Archive for April, 2013

The dragon’s breath

Posted: April 27, 2013 in default

 This poem is one I wrote straight out on 2 serviette’s in a Santorini cafe in 2007. I left one behind, took the other with me, but didn’t find it again until a few weeks ago. Huzzah! Tonight at we’re going on a journey. Join us.

Does the sunset at Oia
ever long for lonliness?

To sink unseen in a flare
of reds and ambers

Silently sucking light
out of the day.

Breathing a dragon’s fire
at the night.


Dawn’s shroud

Posted: April 25, 2013 in nature poems

Tonight at Sam Peralta has challenged us to write a sijo – a Korean form of 3 lines containing between 14 and 16 syllables – and its doesn’t end there. Each half-line ideally should contain a 3-5 syllable metre. No  pressure then! But huge fun. Go on over there and check out what people have been writing. Here’s my effort.

Beyond mist a blackbird’s lone song reveals the woodland is still there.
While we wait for this mesh to shred, dew diamonds jewel grassy tussocks,
and dawn shrouds this quiet hollow. Wind cannot breach this confined space.

Death at the heart of life

Posted: April 20, 2013 in nature poems

Join us tonight at when we celebrate spring.


Like leaves on trees the race of man is found –
Now green in youth, now withering on the ground.
Another race the following spring supplies:
They fall successive, and successive rise.
(Iliad Book VI)


Bones of the tree claw
at a hard blue sky.
A final visceral act
in this knife cold.
Stripped bare of life,
it savages the air.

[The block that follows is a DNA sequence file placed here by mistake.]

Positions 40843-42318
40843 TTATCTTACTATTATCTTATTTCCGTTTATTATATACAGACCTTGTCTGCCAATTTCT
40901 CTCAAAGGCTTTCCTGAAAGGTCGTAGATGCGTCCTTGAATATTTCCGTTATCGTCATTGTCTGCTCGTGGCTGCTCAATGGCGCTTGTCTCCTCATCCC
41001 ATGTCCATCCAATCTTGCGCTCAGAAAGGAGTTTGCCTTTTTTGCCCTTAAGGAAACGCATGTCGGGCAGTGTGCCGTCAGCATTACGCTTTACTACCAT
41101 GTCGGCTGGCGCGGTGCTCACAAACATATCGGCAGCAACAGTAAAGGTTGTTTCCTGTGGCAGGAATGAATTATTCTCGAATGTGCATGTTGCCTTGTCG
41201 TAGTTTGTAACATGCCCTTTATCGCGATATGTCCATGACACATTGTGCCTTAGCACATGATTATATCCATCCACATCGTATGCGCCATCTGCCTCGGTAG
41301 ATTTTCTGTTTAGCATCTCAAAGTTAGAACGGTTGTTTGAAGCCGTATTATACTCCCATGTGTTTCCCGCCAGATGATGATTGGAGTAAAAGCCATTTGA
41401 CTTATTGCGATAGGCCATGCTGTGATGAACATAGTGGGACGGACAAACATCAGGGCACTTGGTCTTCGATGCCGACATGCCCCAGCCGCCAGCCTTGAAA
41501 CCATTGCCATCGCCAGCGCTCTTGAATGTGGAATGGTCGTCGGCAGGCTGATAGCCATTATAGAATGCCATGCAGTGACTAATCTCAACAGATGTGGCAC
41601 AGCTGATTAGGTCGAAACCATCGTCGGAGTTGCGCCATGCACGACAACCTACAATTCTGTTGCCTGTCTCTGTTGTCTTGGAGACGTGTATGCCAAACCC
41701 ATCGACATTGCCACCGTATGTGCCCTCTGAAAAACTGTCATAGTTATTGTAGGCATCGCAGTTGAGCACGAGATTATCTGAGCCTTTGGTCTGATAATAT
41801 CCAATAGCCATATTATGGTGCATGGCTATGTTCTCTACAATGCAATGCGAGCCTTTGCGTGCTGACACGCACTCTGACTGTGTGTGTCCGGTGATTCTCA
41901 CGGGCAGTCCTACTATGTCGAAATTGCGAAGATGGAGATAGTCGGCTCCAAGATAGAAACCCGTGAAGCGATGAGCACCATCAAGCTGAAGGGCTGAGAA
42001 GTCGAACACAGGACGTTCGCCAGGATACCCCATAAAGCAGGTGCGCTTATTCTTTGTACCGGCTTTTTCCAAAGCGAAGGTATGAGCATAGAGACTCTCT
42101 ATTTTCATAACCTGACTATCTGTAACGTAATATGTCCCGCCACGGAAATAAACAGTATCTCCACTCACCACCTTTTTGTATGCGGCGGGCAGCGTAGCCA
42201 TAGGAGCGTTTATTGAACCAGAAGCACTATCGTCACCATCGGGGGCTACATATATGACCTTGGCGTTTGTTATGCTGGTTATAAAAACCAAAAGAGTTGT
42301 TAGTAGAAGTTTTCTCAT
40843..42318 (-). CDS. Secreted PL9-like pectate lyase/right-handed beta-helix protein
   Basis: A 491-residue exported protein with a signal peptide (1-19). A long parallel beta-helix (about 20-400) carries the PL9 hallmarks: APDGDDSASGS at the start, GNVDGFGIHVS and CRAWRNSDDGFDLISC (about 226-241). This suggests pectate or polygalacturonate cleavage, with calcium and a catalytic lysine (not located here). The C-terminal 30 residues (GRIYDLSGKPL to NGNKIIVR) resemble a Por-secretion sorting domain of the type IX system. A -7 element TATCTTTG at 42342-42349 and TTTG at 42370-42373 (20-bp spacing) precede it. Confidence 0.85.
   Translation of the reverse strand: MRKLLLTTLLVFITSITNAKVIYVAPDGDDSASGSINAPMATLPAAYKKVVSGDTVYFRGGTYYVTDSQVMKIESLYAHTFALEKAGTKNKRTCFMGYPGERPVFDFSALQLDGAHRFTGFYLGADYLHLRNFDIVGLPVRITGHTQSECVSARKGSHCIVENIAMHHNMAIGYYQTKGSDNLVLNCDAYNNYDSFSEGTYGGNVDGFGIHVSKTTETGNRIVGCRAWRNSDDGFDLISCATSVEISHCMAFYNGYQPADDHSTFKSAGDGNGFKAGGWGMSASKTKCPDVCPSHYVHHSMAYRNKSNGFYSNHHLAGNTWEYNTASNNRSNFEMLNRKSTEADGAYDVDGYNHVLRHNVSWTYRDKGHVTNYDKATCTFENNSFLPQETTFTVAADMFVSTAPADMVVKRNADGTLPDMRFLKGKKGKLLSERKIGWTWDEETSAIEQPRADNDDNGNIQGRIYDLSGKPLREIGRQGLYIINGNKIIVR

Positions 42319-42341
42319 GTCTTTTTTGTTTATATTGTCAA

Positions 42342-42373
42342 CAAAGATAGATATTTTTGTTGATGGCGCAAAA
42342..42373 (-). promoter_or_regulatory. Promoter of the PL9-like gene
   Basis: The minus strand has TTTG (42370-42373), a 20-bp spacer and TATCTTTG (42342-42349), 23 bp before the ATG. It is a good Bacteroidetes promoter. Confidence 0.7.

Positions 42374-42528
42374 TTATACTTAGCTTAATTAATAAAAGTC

This is the tooth and nail.
This is the naked anger,

while all around life threatens to bloom.
Buds begin to soften the frantic scribblings of branches.
Blackbird song urges spring to crest the horizon.

It stands helplessly petrified.
No new life coursing through its arteries.
No coming grace of leafy canopy.

It waits to waste away,
listening to the song of nature.

Tonight at Joe Hesch has us looking at a slant on life ‘love, sadness, nature, you name it’. This is one I actually wrote this morning so quite fitting. Come and join us.


My brother is in a foreign country.
The lines of communication broken.
As I lie here, the early morning spring sun
sneaking through curtain gaps,
he comes to me again filling my mind with questions.
Sparrows in the gutter above the bedroom window
flood that quiet air with cheerful chatter.
And I remember those phone calls.
Vibrant, quick jokes and laughter.

Most of all the laughter we hadn’t even shared as boys.
Now all buried by a strange rage I still don’t understand.
Do you remember that Venetian gondala?
The one that lit up, its plastic frame softening
when left on for longer than five minutes. It’s still the best
of those hideous holiday presents we bought each other for fun.
I wonder if you still look for that tat and think of me.
My brother is in a foreign country.
The lines of communication broken.